Forensic Detail & Wild Enchantment
Recreating any object or event (or event-object) in loose or forensic detail describes a variety of failures. Engaging with this process is not to arrive at a complete representation or with the hope that the object should be internally resolved, but to amplify the failure relative to the subject. The recapitulation of architectural forms in vertices and polygons is similarly an attempt that always falls short.
The illusion of resolved, internally coherent systems is necessary to recapitulate all manner of doctrines. My interest lies not only in the departure of Channel 9 but in televised media in general and the erosion of the systems necessary for its maintenance. The televised image is suspended in the emulsion of real estate – as with many of its relatives. The image has been partially disembodied since the 1990s and fully incorporeal since the mid-2000s. Regarding experience, the surface of all objects essentially serve only as a map for organic light-emitting diodes – the referent is largely obsolete – no matter how much it is wished otherwise.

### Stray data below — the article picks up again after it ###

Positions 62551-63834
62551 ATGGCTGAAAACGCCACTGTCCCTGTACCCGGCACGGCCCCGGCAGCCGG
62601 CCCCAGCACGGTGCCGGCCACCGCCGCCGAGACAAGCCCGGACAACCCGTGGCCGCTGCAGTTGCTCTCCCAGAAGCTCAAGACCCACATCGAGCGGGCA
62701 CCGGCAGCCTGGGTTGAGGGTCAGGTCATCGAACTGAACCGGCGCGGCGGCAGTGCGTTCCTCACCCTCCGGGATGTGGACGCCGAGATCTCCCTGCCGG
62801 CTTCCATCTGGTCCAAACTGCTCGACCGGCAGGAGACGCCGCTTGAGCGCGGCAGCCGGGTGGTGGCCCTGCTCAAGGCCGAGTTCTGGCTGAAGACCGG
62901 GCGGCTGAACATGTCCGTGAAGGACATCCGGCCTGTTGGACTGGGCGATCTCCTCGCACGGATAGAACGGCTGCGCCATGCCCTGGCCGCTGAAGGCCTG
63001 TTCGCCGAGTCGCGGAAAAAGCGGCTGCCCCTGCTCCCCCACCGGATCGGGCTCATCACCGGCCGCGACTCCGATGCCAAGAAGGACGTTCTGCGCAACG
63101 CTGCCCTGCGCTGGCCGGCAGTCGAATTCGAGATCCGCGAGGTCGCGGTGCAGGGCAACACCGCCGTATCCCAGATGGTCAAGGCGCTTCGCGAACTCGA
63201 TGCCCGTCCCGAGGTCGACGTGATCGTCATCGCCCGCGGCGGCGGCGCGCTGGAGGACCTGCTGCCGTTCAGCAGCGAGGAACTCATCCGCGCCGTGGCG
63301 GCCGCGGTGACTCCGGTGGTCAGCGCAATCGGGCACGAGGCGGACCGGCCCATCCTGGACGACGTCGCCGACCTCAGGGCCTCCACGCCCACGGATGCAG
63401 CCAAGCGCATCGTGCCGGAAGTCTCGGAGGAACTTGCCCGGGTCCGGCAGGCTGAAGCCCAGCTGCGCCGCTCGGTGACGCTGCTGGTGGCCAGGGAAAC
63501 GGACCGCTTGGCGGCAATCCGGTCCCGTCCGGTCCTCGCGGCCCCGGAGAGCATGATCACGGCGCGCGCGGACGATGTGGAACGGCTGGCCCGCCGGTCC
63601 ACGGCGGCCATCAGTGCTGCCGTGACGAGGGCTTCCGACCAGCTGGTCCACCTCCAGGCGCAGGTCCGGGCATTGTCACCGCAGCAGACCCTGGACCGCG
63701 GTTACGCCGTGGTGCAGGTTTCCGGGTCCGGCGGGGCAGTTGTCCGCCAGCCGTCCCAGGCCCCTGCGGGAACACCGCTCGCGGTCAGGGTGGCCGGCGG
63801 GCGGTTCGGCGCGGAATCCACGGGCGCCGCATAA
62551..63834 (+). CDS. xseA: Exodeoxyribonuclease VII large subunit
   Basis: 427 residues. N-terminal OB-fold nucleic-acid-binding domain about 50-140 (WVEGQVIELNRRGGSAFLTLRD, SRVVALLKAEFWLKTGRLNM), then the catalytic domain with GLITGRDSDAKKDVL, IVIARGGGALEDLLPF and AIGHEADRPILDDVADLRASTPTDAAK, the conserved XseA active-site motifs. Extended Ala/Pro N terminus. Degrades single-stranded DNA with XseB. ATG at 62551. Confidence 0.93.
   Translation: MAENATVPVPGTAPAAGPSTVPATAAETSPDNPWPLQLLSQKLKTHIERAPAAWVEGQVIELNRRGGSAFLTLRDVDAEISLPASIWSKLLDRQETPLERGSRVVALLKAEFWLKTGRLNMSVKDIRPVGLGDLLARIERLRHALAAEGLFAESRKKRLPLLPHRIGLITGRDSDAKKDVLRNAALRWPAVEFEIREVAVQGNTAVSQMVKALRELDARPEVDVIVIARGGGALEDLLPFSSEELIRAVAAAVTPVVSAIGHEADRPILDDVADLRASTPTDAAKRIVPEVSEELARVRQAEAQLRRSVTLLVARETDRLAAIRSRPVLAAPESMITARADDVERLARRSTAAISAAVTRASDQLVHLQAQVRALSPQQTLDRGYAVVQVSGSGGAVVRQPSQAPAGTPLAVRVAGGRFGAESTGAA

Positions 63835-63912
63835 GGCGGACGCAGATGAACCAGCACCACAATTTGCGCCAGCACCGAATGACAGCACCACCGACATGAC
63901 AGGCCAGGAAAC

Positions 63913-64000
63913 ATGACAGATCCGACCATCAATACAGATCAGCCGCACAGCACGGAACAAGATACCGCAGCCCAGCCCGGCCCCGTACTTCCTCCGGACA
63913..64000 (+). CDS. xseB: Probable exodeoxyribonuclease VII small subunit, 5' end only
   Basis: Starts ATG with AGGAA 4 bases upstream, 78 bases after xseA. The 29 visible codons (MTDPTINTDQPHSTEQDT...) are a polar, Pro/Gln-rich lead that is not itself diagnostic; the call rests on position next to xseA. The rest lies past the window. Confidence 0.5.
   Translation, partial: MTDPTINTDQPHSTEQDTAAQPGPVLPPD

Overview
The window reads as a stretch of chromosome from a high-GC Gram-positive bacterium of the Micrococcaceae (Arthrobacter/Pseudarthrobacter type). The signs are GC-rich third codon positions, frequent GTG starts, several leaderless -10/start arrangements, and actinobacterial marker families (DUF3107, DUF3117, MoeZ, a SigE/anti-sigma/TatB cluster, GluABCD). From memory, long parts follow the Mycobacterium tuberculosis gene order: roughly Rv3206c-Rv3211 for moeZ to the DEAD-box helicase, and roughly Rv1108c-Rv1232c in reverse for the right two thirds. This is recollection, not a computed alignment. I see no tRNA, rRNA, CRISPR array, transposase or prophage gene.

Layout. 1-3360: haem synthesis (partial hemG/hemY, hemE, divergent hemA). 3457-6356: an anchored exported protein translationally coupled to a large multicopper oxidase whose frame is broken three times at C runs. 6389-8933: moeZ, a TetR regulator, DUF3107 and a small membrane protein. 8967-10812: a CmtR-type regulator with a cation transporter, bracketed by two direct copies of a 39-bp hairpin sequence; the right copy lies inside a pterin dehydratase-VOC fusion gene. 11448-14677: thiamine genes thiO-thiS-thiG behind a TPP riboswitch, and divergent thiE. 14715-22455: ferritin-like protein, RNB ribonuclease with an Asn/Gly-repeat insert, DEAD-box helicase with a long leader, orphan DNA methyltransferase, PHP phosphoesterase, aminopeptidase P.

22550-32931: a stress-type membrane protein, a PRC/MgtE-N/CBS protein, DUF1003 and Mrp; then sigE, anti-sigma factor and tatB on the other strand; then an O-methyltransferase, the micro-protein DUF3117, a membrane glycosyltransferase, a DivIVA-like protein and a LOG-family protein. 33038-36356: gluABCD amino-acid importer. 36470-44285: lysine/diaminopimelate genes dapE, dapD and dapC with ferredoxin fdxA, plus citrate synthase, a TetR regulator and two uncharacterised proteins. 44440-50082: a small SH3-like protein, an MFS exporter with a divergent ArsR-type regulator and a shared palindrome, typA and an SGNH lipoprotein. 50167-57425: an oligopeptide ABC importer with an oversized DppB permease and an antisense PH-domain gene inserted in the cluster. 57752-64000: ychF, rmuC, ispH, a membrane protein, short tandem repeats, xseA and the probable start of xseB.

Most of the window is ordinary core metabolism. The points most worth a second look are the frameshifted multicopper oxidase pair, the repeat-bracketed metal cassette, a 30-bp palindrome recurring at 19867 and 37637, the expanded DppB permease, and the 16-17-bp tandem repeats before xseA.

Where the discussion of spatiality relative to images, painting, photographs and other conservation efforts becomes fraught is around the question of real estate and access. The newscaster requires the lights, the set, the camera and the insignias of the corporation to validate the message, to persuade the receptive viewer. Through this process, the installation, the space, and the architecture become momentarily invisible relative to where the viewer’s attention is guided. Still, it is only the hidden quantity of any real consequence.
As I’m looking at the forms and shapes I’ve found in the photographs and measurements I’ve taken of the Channel 9 building matching stray wires and half bricks, I’m enmeshed in the promise of the technology to mimic lived experience. Using system complexity, the software and the marketing used to promote it not only hints at achievable photography-approximate results but, through the presentation in VR, an all-enveloping simulacrum. The enchantment that effervesces around the perimeter of technological progress in the visual sphere holds some similarity to the hype cycles in other domains and disciplines. Strategies may differ, but subscriptions must be sold, places filled, and rosters complete. All with the utopian promise: betterment will follow shortly.
I’ve been researching and working on this project since late last year and speaking with friends and colleagues about potential sites. Without the generosity of Anne-Marie McKee, I would not have the necessary elements to make significant progress in this work’s contextual research and material development.